Mitchell Owens, Architectural Digest
Diana Vreeland, editor-in-chief of "Vogue," coined the term "youthquake" in 1963 to describe the 1960s fashion, musical and popular culture movement. "Vogue" declared that the longhaired, miniskirted and bellbottomed movement leaders are "the zingoes who bolted the pack, crashed out of the mold and smashed it to smithereens ... invented their own look, their own sound, their own age." Mitchell Owens will present the surprisingly elegant and sophisticated interiors inspired by the trendsetters who dominated the fashion and music scene. The inspiration, perhaps from Haight-Ashbury hippy digs, made its appearance in ultra-chic, high-end New York apartments and London flats.
The epicenter of the youthquake was London, home to Carnaby Street, James Bond's gadgets and the Beatles' Abbey Road studio. The name, and appearance, of the miniskirted supermodel of her time, Twiggy, said it all for the new androgynous, youthful look. While Mary Quant and Betsey Johnson designed the era's iconic clothing (and San Francisco's Levi-Strauss clothed the masses), Andy Warhol depicted the youthquake's ethos in paint, poster and film.
The British influence cascaded into a tsunami as it crossed the Atlantic Ocean. The United States entered a period of unprecedented post-war prosperity, and met the pent-up demand for housing, furnishings and, of course, automobiles and the network of interstate highways on which to drive them. The staid Eisenhower years gave way to the brief, but symbolically enduring, Kennedy years. The "silent generation" of the fifties was supplanted by an exuberant, less serious and more vocal generation as America elected its youngest president, accompanied by his glamorous, sophisticated wife and attractive children.
Mitchell Owens' response to people who claim that they can't put together a room, is a quip that links clothing to cupboards. "You got dressed this morning. If you can get dressed, you can decorate a room. It just takes a little longer." The youthquake's refreshingly anarchic attitude toward clothing was also reflected in the decade's most admired decors. Although the trendsetters who occupied these stylish houses and apartments may not have always been as chronologically young as their denim-clad comrades, their approach to living was perfectly attuned to the Age of Aquarius --- fresh, idiosyncratic and nose-thumbingly defiant of the historicism that had preceded them.
From photographer Cecil Beaton's zesty revamp of his London townhouse to socialite Talitha Getty's inspired renovation of a traditional riad in Marrakech, the youthquake interiors of the 1960s rejected the well-mannered taste of the recent past and embraced the unexpected. Those earthshaking interiors remain touchstones of glamor today, influencing and inspiring a new generation of aesthetes with the mindbending individuality of the "me generation."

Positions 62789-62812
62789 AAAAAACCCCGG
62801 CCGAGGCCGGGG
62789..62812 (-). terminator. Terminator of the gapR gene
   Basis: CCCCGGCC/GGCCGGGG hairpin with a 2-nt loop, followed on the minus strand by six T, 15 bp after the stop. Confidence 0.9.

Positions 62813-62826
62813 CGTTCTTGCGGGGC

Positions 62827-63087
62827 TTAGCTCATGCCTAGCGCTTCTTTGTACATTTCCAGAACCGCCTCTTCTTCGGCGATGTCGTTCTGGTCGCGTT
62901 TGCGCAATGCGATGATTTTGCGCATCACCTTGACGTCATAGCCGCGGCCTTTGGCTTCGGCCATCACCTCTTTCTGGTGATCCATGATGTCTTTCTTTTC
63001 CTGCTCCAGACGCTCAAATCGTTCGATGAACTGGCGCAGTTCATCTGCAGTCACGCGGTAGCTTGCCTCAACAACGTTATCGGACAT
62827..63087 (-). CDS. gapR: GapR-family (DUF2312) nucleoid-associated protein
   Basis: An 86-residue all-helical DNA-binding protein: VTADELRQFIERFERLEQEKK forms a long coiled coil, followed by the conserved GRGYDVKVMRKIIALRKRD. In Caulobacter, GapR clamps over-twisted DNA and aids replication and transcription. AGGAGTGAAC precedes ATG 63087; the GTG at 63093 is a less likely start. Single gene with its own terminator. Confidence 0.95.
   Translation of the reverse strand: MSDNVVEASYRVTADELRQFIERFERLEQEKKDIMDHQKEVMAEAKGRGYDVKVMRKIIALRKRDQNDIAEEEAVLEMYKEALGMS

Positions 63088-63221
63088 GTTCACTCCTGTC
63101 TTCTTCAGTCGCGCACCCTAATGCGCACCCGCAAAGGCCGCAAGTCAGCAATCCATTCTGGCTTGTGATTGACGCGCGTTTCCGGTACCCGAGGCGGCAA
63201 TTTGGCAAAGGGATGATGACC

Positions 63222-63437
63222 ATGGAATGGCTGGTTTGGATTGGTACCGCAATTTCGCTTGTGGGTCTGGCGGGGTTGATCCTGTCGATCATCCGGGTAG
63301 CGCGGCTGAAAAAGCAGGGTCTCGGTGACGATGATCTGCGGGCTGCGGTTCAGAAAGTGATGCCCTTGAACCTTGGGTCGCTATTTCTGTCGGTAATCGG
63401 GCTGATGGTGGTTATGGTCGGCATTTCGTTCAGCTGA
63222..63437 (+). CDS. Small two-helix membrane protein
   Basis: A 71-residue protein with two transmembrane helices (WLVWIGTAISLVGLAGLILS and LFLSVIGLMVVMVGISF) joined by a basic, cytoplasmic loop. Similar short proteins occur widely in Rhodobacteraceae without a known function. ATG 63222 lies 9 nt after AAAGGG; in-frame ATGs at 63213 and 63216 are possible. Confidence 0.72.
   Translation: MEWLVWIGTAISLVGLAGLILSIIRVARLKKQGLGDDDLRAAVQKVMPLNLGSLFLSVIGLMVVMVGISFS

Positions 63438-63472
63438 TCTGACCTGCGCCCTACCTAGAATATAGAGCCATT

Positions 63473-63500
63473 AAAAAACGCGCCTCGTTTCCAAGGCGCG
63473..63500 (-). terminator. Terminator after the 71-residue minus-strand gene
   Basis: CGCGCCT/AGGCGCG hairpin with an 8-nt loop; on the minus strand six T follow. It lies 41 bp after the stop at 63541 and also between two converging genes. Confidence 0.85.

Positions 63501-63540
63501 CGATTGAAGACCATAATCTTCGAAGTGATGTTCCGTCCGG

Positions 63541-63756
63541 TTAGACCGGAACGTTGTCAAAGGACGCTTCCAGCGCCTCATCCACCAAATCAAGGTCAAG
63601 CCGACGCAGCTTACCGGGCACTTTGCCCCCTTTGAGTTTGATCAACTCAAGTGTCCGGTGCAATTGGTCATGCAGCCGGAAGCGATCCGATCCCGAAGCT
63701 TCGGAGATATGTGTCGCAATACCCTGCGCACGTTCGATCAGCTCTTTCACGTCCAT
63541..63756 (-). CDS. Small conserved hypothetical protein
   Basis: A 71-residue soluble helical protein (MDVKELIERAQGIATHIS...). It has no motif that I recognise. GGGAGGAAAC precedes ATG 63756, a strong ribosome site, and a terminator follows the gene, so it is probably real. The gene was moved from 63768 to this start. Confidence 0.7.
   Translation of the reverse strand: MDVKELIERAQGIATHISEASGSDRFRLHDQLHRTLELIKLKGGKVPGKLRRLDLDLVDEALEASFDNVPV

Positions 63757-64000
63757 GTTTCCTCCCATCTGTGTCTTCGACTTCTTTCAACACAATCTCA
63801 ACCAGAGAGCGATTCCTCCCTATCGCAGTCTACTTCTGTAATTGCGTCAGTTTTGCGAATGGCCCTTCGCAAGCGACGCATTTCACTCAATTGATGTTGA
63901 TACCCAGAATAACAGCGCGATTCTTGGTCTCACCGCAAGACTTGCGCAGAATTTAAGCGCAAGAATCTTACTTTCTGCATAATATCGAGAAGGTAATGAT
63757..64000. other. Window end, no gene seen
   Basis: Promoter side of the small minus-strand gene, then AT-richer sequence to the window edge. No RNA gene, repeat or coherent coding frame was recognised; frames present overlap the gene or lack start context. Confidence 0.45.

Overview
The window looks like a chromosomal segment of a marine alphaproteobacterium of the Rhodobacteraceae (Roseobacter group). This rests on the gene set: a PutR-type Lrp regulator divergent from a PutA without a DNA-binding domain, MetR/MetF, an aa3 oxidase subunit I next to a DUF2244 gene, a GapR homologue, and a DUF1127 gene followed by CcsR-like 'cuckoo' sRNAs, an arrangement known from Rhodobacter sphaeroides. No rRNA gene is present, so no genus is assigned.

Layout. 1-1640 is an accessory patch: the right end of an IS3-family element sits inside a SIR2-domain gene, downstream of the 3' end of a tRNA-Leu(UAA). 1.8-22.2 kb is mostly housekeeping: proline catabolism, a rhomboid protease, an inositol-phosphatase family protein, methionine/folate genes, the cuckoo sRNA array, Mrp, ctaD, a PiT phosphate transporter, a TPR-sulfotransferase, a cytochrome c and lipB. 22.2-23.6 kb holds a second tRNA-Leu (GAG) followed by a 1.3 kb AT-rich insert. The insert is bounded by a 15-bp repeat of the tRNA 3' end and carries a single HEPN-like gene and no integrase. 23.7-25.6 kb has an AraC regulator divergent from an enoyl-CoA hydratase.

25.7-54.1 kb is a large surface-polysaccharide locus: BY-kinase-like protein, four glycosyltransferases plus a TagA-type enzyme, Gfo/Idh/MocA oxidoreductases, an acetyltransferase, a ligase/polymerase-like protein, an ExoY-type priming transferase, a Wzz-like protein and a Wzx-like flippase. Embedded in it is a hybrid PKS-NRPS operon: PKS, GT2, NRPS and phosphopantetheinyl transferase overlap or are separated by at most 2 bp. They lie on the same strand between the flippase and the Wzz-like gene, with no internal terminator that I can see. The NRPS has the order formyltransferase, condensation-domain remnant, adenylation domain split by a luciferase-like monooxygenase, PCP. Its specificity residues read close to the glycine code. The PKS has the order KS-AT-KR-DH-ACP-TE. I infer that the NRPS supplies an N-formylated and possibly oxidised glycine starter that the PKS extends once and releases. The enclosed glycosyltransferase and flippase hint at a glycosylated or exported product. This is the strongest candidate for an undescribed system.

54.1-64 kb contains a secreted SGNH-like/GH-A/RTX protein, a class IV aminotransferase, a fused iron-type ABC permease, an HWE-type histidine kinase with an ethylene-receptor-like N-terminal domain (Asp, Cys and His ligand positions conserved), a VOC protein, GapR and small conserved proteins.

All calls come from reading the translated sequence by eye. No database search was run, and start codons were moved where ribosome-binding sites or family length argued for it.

While each new style necessarily rejects the past, the youthquake was notable for the tender age of its trendsetters. Their Sixties style was not formulaic. The exuberance of the youthquake was reflected in bold blocks of colors in startling combinations, and the freewheeling use of innovative materials and shapes. There was no allegiance to one - or any - historical period. Sophisticated was mixed with ethnic, acrylic with artisan, and modern with antique.
Mitchell Owens, special projects editor for "Architectural Digest," is in a particularly good position to offer insight into the youthquake. After studying English literature at Coker College in South Carolina, Mr. Owens wrote for the "Texas Monthly," "Elle Décor," "American Home Style" and "Traditional Home." He has served in editorial capacities for "Elle Décor" and "Architectural Digest."
Mr. Owens has also edited Elsie de Wolfe: The Birth of Modern Design (2005) and Jansen (2006) about Maison Jansen, the first international design firm, best known for its nuanced assemblages of 18th century neoclassical styles, 1920s Hollywood glamor and country house touches. He recently published In House (2009) and is writing a biography of Pauline Rothschild, the 1960s tastemaker. His insightful writings have also appeared in "The World of Interiors," "Departures," "Town and Country," "Travel + Leisure," "The New York Times" and the "International Herald Tribune."